Mother and baby

Postpartum depression reveals dark side of parenthood for immigrant mothers

By Russul Sahib

Posted on June 21, 2021

Trigger Warning: This article contains information about mental illness and depression.
mother and baby
Many women are told that giving birth is supposed to be one of the happiest moments in their life. The transition into parenthood is undoubtedly difficult, yet women are often told that raising a baby should only evoke positive feelings. As much as parents may want to bond with their new baby and transition smoothly into parenthood, this is not always possible. Many mothers experience postpartum blues or even postpartum mood disorders after giving birth and may not be aware of how to get help.

Postpartum blues refers to when women feel sad, exhausted, and overwhelmed as they transition into their new roles as mothers. This is very common among new mothers, with four out of five women experiencing these symptoms. It may take a couple of days or up to a few weeks for these symptoms to disappear.

On the other hand, a postpartum mood disorder, such as postpartum depression, is a serious mental illness suffered by some women during their child’s first year of life. Other types of postpartum mood disorders include postpartum bipolar disorder, postpartum post-traumatic stress disorder, or postpartum obsessive-compulsive disorder.

Postpartum mood disorders can also occur in new fathers. Research shows that approximately 10 per cent of fathers experience depression within their child’s first year of life. Additionally, 25 to 50 per cent of fathers whose partners experience postpartum depression will also deal with this mental illness. Symptoms of a postpartum mood disorder can often overlap with those of postpartum blues, except that these feelings are more intense and do not go away on their own. Women experiencing this mental illness may not feel connected to their new baby and have a difficult time strengthening that bond.

Resources that provide reassurance and normalize the occurrence of postpartum mood disorders in women are helpful for those experiencing symptoms. Health Nexus provides information as well as a few links which offer support and information about postpartum mood disorders. also provides information in different languages about the differences between postpartum blues and postpartum mood disorders. Postpartum Support International provides a directory of mental health professionals as well as support groups in different languages for those wanting to speak to someone about their experiences.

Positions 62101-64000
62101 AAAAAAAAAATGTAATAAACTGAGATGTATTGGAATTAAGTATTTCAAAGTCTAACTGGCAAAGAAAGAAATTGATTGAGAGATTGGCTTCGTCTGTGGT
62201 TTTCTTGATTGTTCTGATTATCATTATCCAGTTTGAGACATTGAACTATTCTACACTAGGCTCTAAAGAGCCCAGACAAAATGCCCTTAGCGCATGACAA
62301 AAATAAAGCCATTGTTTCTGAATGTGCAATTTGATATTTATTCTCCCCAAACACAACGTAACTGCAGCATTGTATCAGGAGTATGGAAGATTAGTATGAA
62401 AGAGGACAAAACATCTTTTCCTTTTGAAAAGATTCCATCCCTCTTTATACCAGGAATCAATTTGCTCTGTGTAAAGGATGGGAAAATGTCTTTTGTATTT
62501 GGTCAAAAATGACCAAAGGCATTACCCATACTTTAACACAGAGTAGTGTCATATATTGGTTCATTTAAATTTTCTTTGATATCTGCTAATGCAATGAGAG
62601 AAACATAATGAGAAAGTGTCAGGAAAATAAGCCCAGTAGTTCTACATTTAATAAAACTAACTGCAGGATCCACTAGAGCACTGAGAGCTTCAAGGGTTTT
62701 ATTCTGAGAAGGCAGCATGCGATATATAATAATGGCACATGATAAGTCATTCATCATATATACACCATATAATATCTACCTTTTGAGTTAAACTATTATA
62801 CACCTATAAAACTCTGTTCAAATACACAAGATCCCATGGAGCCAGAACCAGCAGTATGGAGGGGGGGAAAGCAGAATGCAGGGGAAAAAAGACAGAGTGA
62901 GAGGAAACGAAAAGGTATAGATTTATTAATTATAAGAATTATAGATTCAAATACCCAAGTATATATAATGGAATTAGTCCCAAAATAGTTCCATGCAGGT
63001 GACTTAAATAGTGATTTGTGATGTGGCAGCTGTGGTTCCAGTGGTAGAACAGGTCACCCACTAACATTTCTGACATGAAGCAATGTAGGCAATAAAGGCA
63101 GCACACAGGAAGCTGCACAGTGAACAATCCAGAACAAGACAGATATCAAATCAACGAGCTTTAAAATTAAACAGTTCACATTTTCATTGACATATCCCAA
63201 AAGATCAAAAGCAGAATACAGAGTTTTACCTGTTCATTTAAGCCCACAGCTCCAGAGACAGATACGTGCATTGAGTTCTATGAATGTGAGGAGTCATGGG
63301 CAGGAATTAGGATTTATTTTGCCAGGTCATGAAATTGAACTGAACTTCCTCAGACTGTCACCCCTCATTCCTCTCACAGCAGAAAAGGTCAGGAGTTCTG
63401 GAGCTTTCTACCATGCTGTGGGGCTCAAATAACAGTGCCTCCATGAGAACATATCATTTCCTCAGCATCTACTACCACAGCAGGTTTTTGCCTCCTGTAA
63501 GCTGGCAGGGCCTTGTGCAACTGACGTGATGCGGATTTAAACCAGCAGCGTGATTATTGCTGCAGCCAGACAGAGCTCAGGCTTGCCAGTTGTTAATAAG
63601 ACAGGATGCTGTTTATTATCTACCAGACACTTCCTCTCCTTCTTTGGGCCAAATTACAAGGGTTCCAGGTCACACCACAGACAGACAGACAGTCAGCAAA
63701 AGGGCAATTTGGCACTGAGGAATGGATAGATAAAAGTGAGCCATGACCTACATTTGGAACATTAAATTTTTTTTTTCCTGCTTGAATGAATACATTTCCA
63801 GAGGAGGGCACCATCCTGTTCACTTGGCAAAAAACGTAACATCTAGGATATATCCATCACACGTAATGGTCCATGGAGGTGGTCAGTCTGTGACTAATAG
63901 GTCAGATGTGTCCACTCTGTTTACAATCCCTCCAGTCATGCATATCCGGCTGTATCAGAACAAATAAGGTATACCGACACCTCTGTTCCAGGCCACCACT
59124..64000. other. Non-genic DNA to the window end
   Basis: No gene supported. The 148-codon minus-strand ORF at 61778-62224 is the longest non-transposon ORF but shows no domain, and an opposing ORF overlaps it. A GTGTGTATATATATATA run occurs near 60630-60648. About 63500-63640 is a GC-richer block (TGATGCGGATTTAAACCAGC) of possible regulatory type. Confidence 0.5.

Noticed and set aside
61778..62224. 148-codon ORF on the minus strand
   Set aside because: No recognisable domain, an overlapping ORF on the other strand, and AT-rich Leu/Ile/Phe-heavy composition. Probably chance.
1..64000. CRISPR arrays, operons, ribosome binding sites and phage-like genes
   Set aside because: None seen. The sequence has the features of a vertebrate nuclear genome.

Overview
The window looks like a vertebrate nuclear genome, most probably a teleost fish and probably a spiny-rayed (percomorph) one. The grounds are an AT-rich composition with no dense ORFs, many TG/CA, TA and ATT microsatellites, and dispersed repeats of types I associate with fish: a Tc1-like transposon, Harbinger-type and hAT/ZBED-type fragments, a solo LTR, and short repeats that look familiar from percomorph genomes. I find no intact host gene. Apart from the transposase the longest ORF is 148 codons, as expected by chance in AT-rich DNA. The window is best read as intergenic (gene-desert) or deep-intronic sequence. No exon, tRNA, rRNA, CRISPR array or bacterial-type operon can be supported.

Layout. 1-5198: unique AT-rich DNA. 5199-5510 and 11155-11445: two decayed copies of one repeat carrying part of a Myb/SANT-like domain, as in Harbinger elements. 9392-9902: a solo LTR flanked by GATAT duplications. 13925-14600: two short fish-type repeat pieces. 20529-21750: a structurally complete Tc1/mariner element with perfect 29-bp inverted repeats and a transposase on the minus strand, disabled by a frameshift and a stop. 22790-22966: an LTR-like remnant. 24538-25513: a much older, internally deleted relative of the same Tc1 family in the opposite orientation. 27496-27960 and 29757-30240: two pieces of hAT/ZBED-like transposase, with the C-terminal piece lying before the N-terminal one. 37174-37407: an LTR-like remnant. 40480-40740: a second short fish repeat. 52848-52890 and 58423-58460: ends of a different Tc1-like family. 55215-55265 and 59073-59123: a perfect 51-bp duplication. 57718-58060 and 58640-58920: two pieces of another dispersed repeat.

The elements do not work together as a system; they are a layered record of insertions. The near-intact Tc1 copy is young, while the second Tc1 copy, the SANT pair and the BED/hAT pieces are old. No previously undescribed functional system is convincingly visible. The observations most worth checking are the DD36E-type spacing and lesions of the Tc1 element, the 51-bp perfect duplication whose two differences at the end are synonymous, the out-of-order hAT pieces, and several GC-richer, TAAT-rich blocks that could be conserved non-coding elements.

Cindy-Lee Dennis is a professor and researcher at the University of Toronto, whose work focuses on improving the health of both parents and babies throughout and after pregnancy. Her work has largely focused on examining the health of immigrant women throughout their pregnancy and postpartum period. In 2015, Dennis and other researchers published a study which suggested that about 20 per cent of newcomer women experience some type of depressive symptoms within their child’s first year of life. Additionally, they are twice as likely to experience postpartum depression compared to non-immigrant women.

Health Nexus is one of the organizations in Toronto hoping to provide better support for immigrant women dealing with postpartum depression. The organization provides information and resources regarding different health topics for vulnerable populations that may not have access to them. Hiltrud Dawson, the team lead at Health Nexus, said that there are many reasons for why women may experience postpartum depression, ranging from the hormonal changes in the postpartum period to the challenges of adjusting to their new role. This, combined with lack of sleep and exhaustion may negatively impact the well-being of new mothers.

For newcomer women, social isolation may also play a role in the development of postpartum depression. Recent immigrants are often unaware of or lack existing social supports, such as parenting support groups or a network of parents whom they can speak to. Typically, having these social supports can help ease the transition into parenthood for many parents.

“They may not have the circle of friends or support that women in Canada have built up,” Dawson said.

Decreasing the stigma around women who experience postpartum depression would also largely help new mothers transition better into their new roles. For newcomer women, it is important to bring this awareness into the community, so that support networks are aware of what they may be going through, Dawson said.

“The father, the relatives, any community leaders should know about it, so that they don’t respond in the typical way that would perpetuate the stigma,” Dawson said.

Aside from stigma, there are still some misconceptions about postpartum depression which continue to negatively impact those experiencing this mental health issue.

“There is still this idea that people can just snap out of it because they’ve got a lovely baby, and they should just be happy,” Dawson said.

Instead, women and those around them should acknowledge that there can be difficult sides to motherhood and find healthy ways to cope with and support this life-changing transition.

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